Sengoku is the first standalone game in Paradox Interactive's long-running grand strategy line - which includes the likes of Crusader Kings and Europa Universalis - to focus on Asia; specifically Japan. Like Crusader Kings, Sengoku focuses more on managing a dynasty rather than a discrete country. The player takes the role of the leader of a clan, made up of various vassals, as they attempt to expand their territory either through diplomacy or war. The only victory condition of the game is to become Shogun of Japan. This is accomplished by gaining control of 50% of Japan, then holding that territory for three consecutive years.
While past Paradox strategy titles have sacrificed technical clarity in favor of detail and complexity, Paradox has taken strides to ensure Sengoku is their most polished and easy to navigate title at the time of its release. This has been accomplished by streamlining--and in some cases completely removing--certain elements from their previous strategy games.
Although Sengoku takes place in real-time, Sengoku is not to be mistaken for a Real-Time Strategy (or RTS) game. There is little unit micromanagement, and resource gathering is relatively laid back. Players can pause the game and browse screens of stats at their leisure. Sengoku is a historical/grand strategy title; a history simulator that does not demand the kind of strategizing titles like Starcraft or Supreme Commander require. Historically, very few Paradox strategy titles have victory conditions beyond gaining the most power and influence by a certain date. This is what differentiates Sengoku from many other Paradox titles.
Sengoku has a single clear-cut win state: become Shogun of Japan; as mentioned above, the game ends when a player controls 50% of Japan for 3 years; easier said than done, because every territory not within the 50% (and maybe some traitors within your territory!) will rise up against the would-be Shogun.
Bad Boy Points Replaced by Honour
The Badboy (BB) system is a feature used in many Paradox titles, such as Crusader Kings and Europa Universalis III; it is a deceptively important system, because although it is not featured directly on any stat screen, it is affected by a vast array of factors, most of which involve being a bad boy: declaring war unjustly, attempting an assassination and being caught, etc. The honour system diverges from the BB system, as it is featured as a resource, often earned through the expenditure of gold. Thus, it is an inversion of the BB system, and more comprehensively handled. In games like EU III, having a high BB rating would result in random countries frequently declaring war on you. In Sengoku, the system is more dynamic, and linked to the ways in which you comport yourself within that world. Pick a lot of fights? You'll probably see more clans itching to slip a wakizashi between your ribs during the low times. Concern yourself entirely with diplomacy and neglect your army? You'll appear as easy pickings for your rivals. Also important to note is that if at any time your honour falls below a certain threshold, players will be able to commit seppuku. This lets your current heir take the reins of the clan and continue on apace, although, seppuku is not an option if the current heir to your clan is not a part of your bloodline.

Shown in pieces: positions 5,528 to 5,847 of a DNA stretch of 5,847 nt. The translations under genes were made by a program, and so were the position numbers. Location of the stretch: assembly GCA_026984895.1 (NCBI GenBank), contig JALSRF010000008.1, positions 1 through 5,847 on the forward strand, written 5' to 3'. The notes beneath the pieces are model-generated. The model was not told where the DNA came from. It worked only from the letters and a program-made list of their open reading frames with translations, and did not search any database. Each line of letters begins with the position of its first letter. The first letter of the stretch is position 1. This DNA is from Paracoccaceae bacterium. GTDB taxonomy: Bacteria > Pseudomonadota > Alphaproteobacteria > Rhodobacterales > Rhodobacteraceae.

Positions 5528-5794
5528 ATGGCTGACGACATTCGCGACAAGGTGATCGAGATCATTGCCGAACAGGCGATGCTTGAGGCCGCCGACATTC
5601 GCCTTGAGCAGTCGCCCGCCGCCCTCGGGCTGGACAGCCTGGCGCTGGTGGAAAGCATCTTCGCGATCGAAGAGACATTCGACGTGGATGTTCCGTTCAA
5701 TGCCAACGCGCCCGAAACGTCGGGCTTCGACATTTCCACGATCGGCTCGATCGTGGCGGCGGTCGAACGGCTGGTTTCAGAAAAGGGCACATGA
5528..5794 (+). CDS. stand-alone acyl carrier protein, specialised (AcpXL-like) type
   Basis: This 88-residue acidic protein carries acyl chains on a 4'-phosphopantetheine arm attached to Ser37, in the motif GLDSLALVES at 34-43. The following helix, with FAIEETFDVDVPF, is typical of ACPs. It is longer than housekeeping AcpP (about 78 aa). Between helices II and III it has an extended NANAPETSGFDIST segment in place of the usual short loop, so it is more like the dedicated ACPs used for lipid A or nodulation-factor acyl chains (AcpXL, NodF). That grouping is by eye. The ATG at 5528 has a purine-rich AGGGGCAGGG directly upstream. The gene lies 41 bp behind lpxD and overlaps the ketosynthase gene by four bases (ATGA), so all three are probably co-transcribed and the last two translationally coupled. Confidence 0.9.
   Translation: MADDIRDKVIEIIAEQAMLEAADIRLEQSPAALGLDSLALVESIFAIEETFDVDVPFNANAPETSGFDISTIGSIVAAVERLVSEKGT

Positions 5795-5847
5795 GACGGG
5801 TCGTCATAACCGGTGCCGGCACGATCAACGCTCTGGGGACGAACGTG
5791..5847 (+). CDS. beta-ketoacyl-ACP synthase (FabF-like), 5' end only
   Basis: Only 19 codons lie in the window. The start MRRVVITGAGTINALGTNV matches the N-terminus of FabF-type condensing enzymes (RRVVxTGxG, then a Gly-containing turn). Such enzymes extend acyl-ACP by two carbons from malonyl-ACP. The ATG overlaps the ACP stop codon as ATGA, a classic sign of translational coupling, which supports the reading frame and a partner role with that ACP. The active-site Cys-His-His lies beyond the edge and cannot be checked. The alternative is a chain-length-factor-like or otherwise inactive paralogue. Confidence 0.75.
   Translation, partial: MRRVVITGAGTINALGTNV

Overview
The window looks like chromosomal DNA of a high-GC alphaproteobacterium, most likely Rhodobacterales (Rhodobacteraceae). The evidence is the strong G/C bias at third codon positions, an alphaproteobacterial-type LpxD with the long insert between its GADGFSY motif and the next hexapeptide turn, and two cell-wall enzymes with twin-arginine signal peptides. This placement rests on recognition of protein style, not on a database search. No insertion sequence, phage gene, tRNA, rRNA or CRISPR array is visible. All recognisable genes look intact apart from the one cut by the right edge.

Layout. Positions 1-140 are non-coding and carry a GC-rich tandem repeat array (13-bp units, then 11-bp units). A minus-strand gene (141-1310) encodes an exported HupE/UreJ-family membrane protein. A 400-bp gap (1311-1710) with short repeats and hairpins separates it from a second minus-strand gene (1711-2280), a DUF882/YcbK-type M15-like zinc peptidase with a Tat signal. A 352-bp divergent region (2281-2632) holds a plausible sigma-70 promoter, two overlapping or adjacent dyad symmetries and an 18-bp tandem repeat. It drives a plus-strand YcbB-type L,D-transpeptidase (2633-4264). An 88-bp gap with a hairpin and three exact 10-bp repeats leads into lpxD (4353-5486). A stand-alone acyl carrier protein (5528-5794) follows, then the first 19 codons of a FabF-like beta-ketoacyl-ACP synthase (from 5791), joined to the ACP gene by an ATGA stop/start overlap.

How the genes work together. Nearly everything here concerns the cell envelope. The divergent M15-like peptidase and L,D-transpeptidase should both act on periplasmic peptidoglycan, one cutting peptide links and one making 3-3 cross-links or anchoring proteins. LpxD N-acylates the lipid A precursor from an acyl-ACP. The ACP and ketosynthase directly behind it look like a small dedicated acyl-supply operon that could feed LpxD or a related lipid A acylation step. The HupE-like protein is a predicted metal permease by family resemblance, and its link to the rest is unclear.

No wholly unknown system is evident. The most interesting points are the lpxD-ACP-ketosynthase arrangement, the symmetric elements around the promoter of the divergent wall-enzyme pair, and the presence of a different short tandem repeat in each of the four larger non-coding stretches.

While Total War: Shogun 2 featured hostage exchange as a part of its diplomatic system, it is incorporated much more aggressively within Sengoku, with most clans offering hostage exchange as a traditional part of peace treaties. This system is relatively accurate. Leaders during the Sengoku period of Japanese history would exchange family members (typically children) with rivals to ensure that terms of an agreement or treaty were adhered to. This can become an interesting complication if your leader is relatively impotent (or not sexually mature themselves.) Furthermore, Sengoku allows the player to send mercenary ninja clans on a mission to retrieve hostages from rival clans.
It should be noted that Sengoku currently does not have the same amount of character interaction and events that are present in Crusader Kings. Paradox has already stated that they will continue to implement features in the months to come. One can only imagine that it's a matter of time before Sengoku's events system is fleshed out.
- Operating System: XP/Vista/Windows7
- Processor: Intel® Pentium® IV 2.4 GHz or AMD 3500+
- RAM Memory: 2 GB
- Hard Disk Space: 2 GB
- Video Card: NVIDIA® GeForce 8800 or ATI Radeon® X1900
- Sound Card: DirectX compatible
- DirectX®: DirectX 9.0c